"A 4:02 under these conditions would be the equivalent of just under four minutes on a faster track," he said, which is a good performance for Britain's second string team. "It just goes to show how well the Aussies were going to do a 3:57
"It shows how phenomenal they are and how much we have to step up before the Olympics. Hopefully we can add a few more to the team, get Brad [Wiggins] back and have our top 5 unit again and keep pressing on next year. I've got a silver and a bronze so far, and I need to add a gold."
For the New Zealand team, the disappointment was visible on the faces of Jesse Sergent, Sam Bewley, Marc Ryan and Peter Latham.
"It's not really what we were talking about doing earlier, was it," Sergent said afterward. "It's hard to say what went wrong, I wish I had the answer. I think we were just a bit off. The track was running a bit slow, but everyone is on the same track so that's not an excuse. A couple days ago we had some of our best training times, and we thought we were all going good. It's funny how things can change overnight.
"I thought we'd have a good race with Great Britain, and it'd be neck and neck. We just dropped off the pace about the third kilometre and never really had much hope from there on. Everyone is pretty disappointed with it."
Sergent will move on to the individual pursuit on Thursday in hopes of getting redemption for New Zealand.
Australia qualifies fastest for final
The heavily favoured Australian team qualified fastest ahead of Russia to make the gold and silver medal final in the men's team pursuit. Jack Bobridge, Rohan Dennis, Luke Durbridge and Michael Hepburn set a time of 4:00.168, while the Russian team (Alexey Markov, Evgeny and Ivan Kovalev and Alexander Serov) came in just a little slower with 4:00.965.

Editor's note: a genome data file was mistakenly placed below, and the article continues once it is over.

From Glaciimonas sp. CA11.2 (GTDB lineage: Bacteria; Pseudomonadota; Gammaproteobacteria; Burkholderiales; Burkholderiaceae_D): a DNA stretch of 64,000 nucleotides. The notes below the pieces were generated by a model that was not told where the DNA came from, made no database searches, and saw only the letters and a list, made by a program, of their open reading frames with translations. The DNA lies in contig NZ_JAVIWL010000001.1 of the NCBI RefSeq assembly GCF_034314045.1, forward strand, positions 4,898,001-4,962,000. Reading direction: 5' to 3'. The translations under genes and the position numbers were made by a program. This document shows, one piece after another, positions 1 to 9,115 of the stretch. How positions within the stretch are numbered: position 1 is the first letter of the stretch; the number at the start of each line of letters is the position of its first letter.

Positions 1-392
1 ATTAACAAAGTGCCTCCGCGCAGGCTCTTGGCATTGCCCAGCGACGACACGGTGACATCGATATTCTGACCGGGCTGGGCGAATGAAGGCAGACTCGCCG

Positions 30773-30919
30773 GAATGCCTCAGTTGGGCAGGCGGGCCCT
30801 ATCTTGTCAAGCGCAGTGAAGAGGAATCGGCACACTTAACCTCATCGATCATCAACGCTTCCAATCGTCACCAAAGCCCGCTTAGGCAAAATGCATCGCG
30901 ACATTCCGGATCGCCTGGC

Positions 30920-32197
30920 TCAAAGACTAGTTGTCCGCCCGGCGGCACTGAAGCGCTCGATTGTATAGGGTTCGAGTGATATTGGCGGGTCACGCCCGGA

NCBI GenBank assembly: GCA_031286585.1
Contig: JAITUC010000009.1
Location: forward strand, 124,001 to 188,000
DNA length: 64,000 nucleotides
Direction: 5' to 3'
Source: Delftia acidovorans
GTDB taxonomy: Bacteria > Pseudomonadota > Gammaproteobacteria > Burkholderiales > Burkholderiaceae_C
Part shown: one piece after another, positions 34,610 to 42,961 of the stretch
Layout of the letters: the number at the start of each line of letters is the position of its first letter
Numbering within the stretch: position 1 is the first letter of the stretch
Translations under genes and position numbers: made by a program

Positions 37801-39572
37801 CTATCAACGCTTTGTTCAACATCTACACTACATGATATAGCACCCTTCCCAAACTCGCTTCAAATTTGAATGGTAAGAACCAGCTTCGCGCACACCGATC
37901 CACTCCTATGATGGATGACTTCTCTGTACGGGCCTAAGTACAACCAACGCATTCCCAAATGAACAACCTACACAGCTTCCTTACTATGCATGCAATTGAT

The Great Britain team missed out on the gold medal final by just two seconds, setting 4:02.764 with Ed Clancy, Steven Burke, Peter Kennaugh and Andrew Tennant.
British performance manager Dave Brailsford explained their under-par performance by revealing that Clancy, the team's strongest pursuiter, has been ill and that affected the time.
"What can we do? The strongest rider on the team didn't train last week," said Brailsford, adding that the country's top pursuit riders were off enjoying success on the road. Geraint Thomas claimed second in Dwars door Vlaanderen at the same moment the British team was on the track.
Great Britain will face the New Zealand team (Sam Bewley, Peter Latham, Marc Ryan and Jesse Sergent) for bronze in tonight's final.
The qualifying times were far from the world record mark set by the British in Beijing (3:53.314), and the deceptively slow track proved to be the New Zealand team's undoing.
"Plain and simple, we picked the wrong gear," said New Zealand's coach Tim Carswell. "The guys just got bogged down. We based our gear choice on the Russians, but obviously they were going really, really well. On a faster track that would have been more like a 3:56.
"We'll make the adjustment in the final."
|#||Rider Name (Country) Team||Result|
|Eloy Teruel Rovira|
|Pablo Aitor Bernal Rosique|
|Asier Maeztu Billelabeitia|
|David Muntaner Juaneda|
|Arno Van Der Zwet|
|Gijs Van Hoecke|
|Ingmar De Poortere|
|Lasse Norman Hansen|
|Rasmus Christian Quaade|
|Juan Esteban Arango Carvajal||0:04:09.066|
|Arles Antonio Castro Laverde|
|Avila Vanegas Edwin Alcibiades|
|Weimar Alfonso Roldan Ortiz|
|Antonio Roberto Cabrera Torres|
|Luis Fernando Sepulveda|
|17||Hong Kong, China||0:04:15.608|
|Ho Ting Kwok|
|King Lok Cheung|
|King Wai Cheung|
|Ki Ho Choi|